Garrett Lent

First Paragraph

In Wachovia Securities v. Brand, the Fourth Circuit held that arbitrators do not act in manifest disregard of the law by failing to adhere to state procedural laws where state substantive laws govern the underlying dispute. The Fourth Circuit reasoned that the national policy favoring arbitration, at least in part, favors the expedited nature of arbitration proceedings. Accordingly, where an arbitration agreement mandates that state substantive law governs the underlying dispute, the arbitrator may elect not to adhere to the law’s procedural provisions, unless ignoring those provisions unduly prejudices the parties. In drawing its conclusion, the Fourth Circuit assessed manifest disregard of the law as a grounds for vacating arbitral awards, concluding that the legitimacy of the doctrine remained unclear in United States arbitration law. While immaterial to the disposition of the case, the Fourth Circuit’s indecision provided ambiguous guidance to the lower courts, which must continue to grapple with inconsistent precedent when determining whether and how to apply the manifest disregard doctrine. The resulting intra-jurisdictional variability frustrates the Supreme Court’s efforts to federalize U.S. arbitration law.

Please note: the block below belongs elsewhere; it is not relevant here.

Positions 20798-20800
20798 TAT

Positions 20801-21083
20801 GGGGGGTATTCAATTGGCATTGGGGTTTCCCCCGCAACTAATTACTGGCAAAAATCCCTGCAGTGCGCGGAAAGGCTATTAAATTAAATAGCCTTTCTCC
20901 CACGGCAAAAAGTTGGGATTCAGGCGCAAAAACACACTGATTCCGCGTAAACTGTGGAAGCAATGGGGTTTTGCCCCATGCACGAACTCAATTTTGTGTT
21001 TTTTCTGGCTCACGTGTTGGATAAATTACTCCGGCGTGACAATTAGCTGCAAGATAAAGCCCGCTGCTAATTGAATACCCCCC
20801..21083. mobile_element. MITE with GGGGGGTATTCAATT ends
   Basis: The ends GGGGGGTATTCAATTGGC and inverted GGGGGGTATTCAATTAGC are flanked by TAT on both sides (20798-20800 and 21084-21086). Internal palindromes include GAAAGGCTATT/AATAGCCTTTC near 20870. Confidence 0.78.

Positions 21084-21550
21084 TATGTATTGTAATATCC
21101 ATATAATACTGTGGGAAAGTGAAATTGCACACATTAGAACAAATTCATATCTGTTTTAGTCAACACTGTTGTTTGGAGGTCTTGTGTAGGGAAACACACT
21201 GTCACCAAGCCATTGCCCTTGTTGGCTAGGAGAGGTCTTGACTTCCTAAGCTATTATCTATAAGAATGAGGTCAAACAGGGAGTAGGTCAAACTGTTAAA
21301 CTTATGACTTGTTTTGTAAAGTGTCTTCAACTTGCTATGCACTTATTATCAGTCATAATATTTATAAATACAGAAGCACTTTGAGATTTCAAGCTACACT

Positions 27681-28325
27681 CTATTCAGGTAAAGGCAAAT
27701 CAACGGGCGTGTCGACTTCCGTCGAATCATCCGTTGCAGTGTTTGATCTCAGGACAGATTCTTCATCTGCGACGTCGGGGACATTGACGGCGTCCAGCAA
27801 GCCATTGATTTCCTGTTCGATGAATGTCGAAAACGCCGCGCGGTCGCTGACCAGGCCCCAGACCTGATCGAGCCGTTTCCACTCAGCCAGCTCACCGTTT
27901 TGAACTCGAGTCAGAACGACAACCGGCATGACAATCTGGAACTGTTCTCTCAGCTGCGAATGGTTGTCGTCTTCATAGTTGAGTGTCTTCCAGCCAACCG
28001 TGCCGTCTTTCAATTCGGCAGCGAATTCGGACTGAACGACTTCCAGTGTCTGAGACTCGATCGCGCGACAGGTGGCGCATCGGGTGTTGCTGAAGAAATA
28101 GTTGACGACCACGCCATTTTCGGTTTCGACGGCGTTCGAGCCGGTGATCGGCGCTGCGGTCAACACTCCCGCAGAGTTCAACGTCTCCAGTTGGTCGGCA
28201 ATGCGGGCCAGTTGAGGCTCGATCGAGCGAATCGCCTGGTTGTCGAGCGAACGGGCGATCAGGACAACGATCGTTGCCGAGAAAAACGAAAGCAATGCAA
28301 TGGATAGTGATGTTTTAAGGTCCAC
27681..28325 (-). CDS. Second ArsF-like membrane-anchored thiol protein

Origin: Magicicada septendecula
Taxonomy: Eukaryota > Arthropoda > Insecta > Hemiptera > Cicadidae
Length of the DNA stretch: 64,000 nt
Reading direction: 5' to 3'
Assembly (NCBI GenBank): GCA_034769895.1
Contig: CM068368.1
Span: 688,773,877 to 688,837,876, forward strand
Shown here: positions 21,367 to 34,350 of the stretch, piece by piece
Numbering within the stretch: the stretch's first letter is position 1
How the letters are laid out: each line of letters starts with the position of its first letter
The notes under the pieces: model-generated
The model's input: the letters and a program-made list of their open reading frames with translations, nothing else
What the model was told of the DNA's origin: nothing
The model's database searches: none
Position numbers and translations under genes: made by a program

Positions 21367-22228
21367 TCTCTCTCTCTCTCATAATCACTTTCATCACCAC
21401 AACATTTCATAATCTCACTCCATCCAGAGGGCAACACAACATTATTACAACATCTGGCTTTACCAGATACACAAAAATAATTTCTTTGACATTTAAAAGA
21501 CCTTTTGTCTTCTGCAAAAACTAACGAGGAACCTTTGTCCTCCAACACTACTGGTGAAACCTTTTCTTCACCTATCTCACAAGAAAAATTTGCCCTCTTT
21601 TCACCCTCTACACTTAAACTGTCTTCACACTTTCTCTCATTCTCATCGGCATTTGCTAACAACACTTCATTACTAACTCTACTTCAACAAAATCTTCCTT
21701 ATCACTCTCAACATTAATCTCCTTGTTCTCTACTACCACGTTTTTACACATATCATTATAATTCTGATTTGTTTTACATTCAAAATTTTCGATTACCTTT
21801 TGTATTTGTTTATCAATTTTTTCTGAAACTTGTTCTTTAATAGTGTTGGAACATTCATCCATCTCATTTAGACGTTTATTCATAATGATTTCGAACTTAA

To view the content in your browser, please download Adobe Reader or, alternately,
you may Download the file to your hard drive.

NOTE: The latest versions of Adobe Reader do not support viewing PDF files within Firefox on Mac OS and if you are using a modern (Intel) Mac, there is no official plugin for viewing PDF files within the browser window.